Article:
Last, if you’re pregnant, you should consider seeing a dentist. Regular exams are very important during pregnancy and immediately after birth, as bacteria in your mouth can be passed along to your child. In fact, studies show that the risk for tooth decay in children is much higher when their mothers have tooth or gum disease. Pregnancy can also make you more prone to gum disease. It is perfectly safe to have regular dental exams during pregnancy and while breastfeeding, but you should tell your dentist you are pregnant so they can use appropriate precautions for any procedures or x-rays that may need to be done.

 

Routine Maintenance of Oral Health

Three important things you can do to maintain a healthy mouth are:

If you do all of those things, great! You probably already get a gold star from your dentist. Some of the other things you can do to maintain the health of your mouth include quitting smoking or using any tobacco products, keeping any chronic diseases like diabetes under good control, and limiting your consumption of alcohol.

Children’s Oral Health

If you’re a parent, you’re busy. So here’s a quick-and-dirty rundown of what you should do to take care of your kids’ oral health.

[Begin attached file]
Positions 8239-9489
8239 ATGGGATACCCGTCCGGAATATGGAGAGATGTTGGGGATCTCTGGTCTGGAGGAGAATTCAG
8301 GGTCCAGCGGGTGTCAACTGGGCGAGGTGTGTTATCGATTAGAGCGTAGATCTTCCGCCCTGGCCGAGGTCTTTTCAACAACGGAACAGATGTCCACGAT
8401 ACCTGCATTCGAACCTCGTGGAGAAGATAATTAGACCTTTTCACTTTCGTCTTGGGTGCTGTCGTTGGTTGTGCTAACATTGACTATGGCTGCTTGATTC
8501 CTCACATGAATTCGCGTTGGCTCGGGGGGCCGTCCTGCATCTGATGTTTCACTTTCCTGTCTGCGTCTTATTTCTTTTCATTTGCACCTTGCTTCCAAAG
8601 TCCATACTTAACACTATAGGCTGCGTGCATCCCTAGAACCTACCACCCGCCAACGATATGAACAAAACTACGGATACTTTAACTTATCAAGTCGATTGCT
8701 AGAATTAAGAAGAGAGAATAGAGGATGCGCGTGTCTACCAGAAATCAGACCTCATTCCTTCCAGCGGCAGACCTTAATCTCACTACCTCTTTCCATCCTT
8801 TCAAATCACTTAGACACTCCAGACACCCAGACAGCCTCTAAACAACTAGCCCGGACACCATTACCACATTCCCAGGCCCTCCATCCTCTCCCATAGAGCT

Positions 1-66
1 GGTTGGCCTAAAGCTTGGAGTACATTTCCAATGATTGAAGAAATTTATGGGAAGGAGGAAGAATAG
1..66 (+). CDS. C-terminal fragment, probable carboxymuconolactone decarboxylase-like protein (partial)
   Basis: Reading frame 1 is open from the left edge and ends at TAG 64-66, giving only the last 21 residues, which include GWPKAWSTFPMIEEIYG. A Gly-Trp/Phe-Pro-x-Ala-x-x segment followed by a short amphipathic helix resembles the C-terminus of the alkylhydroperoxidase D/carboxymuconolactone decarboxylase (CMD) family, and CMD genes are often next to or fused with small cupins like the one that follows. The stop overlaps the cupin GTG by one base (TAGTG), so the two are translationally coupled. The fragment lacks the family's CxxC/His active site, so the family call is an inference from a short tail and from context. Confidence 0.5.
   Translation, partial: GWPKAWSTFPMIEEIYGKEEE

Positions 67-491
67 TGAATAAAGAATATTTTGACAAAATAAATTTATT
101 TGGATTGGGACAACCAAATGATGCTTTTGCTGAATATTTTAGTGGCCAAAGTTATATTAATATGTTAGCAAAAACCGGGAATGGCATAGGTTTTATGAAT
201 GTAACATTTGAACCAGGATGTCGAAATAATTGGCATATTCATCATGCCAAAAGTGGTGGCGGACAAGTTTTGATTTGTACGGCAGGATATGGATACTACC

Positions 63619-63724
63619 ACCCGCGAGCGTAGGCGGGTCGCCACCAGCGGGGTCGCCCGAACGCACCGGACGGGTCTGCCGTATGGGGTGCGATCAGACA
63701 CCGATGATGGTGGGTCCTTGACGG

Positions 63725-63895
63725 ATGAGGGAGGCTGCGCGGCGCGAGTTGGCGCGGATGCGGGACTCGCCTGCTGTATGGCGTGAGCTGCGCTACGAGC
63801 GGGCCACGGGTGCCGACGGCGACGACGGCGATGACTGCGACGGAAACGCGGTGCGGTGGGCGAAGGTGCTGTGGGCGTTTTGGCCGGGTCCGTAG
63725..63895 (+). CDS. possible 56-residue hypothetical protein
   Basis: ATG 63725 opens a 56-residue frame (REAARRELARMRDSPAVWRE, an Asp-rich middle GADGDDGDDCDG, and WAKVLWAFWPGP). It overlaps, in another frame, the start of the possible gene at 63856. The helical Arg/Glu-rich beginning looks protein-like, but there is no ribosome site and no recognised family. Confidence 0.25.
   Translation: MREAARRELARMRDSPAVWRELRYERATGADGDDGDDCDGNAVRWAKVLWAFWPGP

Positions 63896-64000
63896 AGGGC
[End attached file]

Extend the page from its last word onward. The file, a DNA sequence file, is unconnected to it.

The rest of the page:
Babies

 

Children

 

Here’s the bad news – the Fairbanks North Star Borough and Denali Borough area water utility systems don’t contain the recommended amounts of fluoride (except on the Eielson Air Force Base). This means you may need to supplement from other sources. Some baby formula contains Fluoride, so if you’re using formula, make sure you check and tell your dentist. For kids, you may need to ask your dentist, pediatrician, or family medicine provider if your child needs supplements.

It's extra important to set your children up for success with their oral health care by teaching healthy habits at a very young age. Kids with oral health problems actually miss more school and get lower grades than kids who don’t, and it’s so easy to prevent cavities!

 

Where can I get affordable dental care?

In the state of Alaska, Medicaid does include dental benefits – especially for children! Lots of dental providers in Fairbanks accept Medicaid, including us at ICHC.

If you don’t have Medicaid, you have other options for affordable dental care. ICHC offers a sliding fee discount based on your household size and income in our dental program. You can call us at 907-455-4567, option 1, to schedule an appointment. If you sign up for the slide but still can’t afford care with us, talk to us about our patient care fund to help with your dental costs!

Last, if you have a mental health condition, such as depression, anxiety, bipolar, schizophrenia, etc, you may be eligible for coverage of your dental services under the Alaska Mental Health Trust dental assistance program, which we at ICHC are proud to provide for you in the Fairbanks area. Call us for an appointment!  

Not in Fairbanks or the Denali Borough? Dial 211 on your phone to reach the Alaska helpline for more information about affordable dental resources near you!

Author
ICHC snowflake logo The Quality Team @ ICHC The Quality department at ICHC brings you helpful information about your healthcare in Fairbanks and Healy, AK. We are proudly committed to ensuring high-quality "healthcare with a heart!"